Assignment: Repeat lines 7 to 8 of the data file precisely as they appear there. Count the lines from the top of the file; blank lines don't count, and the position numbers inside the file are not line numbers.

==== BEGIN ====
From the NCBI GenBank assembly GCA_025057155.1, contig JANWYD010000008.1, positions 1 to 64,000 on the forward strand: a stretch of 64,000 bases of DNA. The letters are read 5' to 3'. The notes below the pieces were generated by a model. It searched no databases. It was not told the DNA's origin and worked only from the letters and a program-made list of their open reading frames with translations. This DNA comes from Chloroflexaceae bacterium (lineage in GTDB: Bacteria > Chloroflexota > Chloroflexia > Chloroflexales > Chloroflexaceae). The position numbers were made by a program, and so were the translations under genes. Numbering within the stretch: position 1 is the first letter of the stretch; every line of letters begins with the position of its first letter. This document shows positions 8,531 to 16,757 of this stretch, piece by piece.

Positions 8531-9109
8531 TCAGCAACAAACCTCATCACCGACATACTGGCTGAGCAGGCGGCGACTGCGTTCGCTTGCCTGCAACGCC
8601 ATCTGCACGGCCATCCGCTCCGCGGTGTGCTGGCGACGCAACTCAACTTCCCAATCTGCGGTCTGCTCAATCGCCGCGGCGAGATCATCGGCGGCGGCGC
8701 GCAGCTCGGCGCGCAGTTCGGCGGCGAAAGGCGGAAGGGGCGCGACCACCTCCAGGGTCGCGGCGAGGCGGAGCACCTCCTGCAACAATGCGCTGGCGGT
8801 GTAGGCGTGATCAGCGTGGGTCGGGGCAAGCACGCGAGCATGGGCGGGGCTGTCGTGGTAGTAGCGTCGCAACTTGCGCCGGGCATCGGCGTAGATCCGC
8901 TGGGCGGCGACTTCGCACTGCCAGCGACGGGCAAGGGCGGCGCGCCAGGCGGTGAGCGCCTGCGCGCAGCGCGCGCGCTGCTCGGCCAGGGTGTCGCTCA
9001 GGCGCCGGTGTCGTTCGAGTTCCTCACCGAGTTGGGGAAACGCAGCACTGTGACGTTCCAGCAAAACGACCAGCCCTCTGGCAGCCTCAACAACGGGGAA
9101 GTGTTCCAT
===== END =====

8901 TGGGCGGCGACTTCGCACTGCCAGCGACGGGCAAGGGCGGCGCGCCAGGCGGTGAGCGCCTGCGCGCAGCGCGCGCGCTGCTCGGCCAGGGTGTCGCTCA
9001 GGCGCCGGTGTCGTTCGAGTTCCTCACCGAGTTGGGGAAACGCAGCACTGTGACGTTCCAGCAAAACGACCAGCCCTCTGGCAGCCTCAACAACGGGGAA